Coteret - November 23, 2009
[T]his post is on something you can read about in Haaretz. I do add some analysis and access to additional materials, but the primary reason for the divergence is emotional. Not only is this a story of extraordinary injustice, it is also about the family of a friend and colleague, Mary Koussa.
You can read the entire saga of the Shaya family in this Haaretz article, but the gist is fairly simple. In the 1920’s, Salim Khoury Shaya, head of Jaffa’s once prosperous Greek Orthodox Palestinian community, built a house for his family. He had seven children. In 1948, a census was taken of the remnants of Jaffa’s Palestinian community. Empty houses were taken over by the State of Israel, according to the Absentee Property Law (more about that at the bottom of this post). The Shaya house was a unique case. Three of the siblings were absent (in Lebanon), but four were present. So the State proclaimed itself “partner” and legally took over 40% of the house.
Decades passed and, except for a number of failed attempts in the 50’s and 60’s, to sue for full property rights, the Shaya family didn’t hear much from the government. Their area of Jaffa (near Ajami) was a slum no one was really interested in. That all changed about four years ago. The Jaffa coast went through accelerated gentrification and property prices skyrocketed. Amidar, the government owned housing company that administrates most Absentee Properties, saw an opportunity for a windfall. Contrary to popular perception, most of the Palestinians living in the area are not descendants of the pre-1948 residents, but descendants of refugees displaced during the war from other parts of the country, and are now tenants of Amidar. Therefore, their eviction, on a variety of pretexts, was relatively simple. In 2007-2008 alone, Amidar issued at least 400 eviction notices in the Ajami neighborhood.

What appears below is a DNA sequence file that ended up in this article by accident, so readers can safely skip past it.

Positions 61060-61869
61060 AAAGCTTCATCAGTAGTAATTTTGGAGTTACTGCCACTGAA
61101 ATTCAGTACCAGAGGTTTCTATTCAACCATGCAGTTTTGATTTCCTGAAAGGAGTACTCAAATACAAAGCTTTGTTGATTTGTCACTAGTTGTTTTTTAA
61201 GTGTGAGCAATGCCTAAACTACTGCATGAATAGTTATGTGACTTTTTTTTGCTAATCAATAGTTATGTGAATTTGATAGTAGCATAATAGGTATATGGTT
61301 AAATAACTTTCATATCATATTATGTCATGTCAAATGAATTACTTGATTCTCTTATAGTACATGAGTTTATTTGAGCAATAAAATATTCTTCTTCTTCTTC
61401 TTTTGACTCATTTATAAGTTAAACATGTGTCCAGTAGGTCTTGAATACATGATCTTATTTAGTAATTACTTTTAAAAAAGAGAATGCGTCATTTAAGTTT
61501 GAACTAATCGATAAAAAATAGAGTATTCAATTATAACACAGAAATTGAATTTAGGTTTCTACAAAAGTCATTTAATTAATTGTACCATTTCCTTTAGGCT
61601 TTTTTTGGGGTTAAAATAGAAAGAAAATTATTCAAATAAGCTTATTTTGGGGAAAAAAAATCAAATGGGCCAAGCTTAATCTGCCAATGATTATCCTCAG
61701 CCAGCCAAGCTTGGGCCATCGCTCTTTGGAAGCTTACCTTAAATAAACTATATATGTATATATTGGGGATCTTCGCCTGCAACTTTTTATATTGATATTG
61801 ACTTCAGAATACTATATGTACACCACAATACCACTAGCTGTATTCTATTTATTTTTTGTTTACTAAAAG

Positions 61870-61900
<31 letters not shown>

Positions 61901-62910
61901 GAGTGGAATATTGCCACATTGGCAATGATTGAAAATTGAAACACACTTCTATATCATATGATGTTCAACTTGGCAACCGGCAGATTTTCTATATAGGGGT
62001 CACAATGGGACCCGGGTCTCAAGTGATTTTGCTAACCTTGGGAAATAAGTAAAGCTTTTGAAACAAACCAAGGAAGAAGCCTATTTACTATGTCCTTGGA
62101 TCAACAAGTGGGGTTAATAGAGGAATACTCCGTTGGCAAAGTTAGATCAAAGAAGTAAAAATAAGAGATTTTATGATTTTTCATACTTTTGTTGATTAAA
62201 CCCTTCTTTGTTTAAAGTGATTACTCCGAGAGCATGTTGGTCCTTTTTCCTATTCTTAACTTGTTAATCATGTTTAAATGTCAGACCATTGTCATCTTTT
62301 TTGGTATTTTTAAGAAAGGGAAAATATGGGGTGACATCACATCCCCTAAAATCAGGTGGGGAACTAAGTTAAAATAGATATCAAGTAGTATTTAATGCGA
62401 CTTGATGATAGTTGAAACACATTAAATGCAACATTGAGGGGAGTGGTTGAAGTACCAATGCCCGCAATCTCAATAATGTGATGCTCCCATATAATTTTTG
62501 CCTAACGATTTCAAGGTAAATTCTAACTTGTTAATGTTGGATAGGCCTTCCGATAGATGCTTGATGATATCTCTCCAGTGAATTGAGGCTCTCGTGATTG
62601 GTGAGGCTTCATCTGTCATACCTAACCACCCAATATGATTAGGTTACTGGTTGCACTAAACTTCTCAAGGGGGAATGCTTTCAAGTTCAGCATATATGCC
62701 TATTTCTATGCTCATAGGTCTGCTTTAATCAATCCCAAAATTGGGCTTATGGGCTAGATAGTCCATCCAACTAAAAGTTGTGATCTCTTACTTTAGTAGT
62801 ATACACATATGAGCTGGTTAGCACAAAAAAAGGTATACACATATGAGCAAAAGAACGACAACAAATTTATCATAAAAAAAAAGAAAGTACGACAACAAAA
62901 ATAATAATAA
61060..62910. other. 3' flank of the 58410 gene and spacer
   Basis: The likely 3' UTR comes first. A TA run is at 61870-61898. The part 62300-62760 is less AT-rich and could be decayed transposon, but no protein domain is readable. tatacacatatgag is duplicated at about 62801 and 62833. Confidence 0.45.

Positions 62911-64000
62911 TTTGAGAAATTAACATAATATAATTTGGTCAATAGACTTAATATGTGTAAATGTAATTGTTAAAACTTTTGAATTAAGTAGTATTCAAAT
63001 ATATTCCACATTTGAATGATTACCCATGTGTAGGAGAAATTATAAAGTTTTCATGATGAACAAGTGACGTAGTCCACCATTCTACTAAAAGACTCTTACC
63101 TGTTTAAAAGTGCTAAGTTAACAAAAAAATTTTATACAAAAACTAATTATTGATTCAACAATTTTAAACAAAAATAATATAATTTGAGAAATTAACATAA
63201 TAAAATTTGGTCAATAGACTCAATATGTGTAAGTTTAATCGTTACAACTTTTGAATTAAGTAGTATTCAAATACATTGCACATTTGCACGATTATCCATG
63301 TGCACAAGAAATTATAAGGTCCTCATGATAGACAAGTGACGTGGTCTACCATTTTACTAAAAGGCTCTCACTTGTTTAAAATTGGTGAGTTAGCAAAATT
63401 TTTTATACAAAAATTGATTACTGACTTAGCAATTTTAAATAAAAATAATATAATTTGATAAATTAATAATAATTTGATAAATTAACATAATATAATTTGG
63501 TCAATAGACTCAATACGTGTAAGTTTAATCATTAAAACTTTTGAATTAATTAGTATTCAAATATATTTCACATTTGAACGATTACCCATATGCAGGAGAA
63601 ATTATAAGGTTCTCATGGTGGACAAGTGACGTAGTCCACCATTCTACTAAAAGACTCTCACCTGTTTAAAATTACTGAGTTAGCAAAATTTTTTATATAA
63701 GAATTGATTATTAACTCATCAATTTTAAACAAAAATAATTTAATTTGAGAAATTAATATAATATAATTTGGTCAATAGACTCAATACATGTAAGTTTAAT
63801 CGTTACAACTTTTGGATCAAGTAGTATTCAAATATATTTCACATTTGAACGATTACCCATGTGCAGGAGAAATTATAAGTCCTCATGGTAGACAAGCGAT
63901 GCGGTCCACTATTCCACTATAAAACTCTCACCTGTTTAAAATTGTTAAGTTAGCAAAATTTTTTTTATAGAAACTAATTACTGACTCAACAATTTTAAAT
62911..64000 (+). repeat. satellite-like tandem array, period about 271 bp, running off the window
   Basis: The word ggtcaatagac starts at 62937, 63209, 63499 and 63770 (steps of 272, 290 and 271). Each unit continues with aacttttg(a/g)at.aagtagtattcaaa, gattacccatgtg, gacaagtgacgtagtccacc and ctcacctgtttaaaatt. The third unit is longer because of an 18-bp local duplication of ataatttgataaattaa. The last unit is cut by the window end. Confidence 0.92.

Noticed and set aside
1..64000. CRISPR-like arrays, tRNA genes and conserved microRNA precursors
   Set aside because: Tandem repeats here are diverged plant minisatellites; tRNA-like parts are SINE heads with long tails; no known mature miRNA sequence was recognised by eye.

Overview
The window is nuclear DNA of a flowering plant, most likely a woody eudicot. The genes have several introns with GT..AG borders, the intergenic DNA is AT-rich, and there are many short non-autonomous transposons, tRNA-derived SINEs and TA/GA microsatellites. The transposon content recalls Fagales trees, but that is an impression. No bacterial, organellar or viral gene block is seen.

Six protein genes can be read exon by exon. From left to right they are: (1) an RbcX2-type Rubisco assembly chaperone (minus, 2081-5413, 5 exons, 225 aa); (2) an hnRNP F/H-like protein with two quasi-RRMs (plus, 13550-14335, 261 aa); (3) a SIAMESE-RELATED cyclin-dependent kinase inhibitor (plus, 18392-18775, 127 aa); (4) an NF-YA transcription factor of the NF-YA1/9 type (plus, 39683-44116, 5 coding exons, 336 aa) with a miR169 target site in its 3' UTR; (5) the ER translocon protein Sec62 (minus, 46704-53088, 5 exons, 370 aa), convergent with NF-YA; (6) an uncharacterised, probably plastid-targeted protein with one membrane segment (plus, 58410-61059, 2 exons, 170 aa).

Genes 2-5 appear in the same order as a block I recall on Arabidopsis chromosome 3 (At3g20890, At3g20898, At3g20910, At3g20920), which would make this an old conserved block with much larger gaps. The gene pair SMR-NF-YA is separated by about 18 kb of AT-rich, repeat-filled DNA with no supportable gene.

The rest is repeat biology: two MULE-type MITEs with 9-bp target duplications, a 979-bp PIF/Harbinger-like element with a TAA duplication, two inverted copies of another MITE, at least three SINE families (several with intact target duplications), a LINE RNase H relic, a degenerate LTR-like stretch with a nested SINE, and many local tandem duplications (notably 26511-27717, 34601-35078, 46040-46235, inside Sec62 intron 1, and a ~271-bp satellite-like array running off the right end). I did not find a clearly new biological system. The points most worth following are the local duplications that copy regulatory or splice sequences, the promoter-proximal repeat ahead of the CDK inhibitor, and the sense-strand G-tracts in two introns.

The few Palestinian owners were more of a problem. But in 2007, some bureaucrat looking through old case files discovered the Shaya family’s vulnerability and hatched a plan — slap them with an exorbitant demand for years of back rent for the 40% of the house “owned” by the government and then demand that the “partnership” be dissolved through sale of the house to a third party. The Shayas don’t want to leave their ancestral home, but their attempts to buy out the State were rebuffed, and now Amidar and the Israel Lands Administration (ILA) have taken them to court. They want them out.
Even from the perspective of Lieberman’s Jewish-Nationalist school of thought there is much that is wrong with this story. As a devil’s advocate, I would ask his disciples in the government, why persecute “good Arabs?” The Shaya’s are fully integrated in Israeli society. One of the second generation siblings worked at the Tel-Aviv municipality for his entire life. An uncle was the first Palestinian policeman recruited in Jaffa by the Israeli government in 1949. A visitor at the Sunday family gatherings hears a mix of Arabic and Hebrew. Why is Israel taking them back to the Nakba that it wants to force them to forget through legislation?
For Israelis who still believe in a two-state solution to the Israeli-Palestinian conflict, and for genuinely “pro-Israel” Jews abroad, this kind of reopening of 1948, which is also happening in Jerusalem and Haifa, is no less than suicidal. It severely undermines the premise of 1967 as the starting point for a diplomatic solution, with its implications regarding the 1948 refugees.For all Jews, or at least those that see Judaism as a culture and a moral code, rather than an ethnic filter, the story of the persecution of the Shaya family presents a grave injustice for which we, as a collective, are responsible. It often seems to me that the apparatus of our government has lost any sense of justice and morality.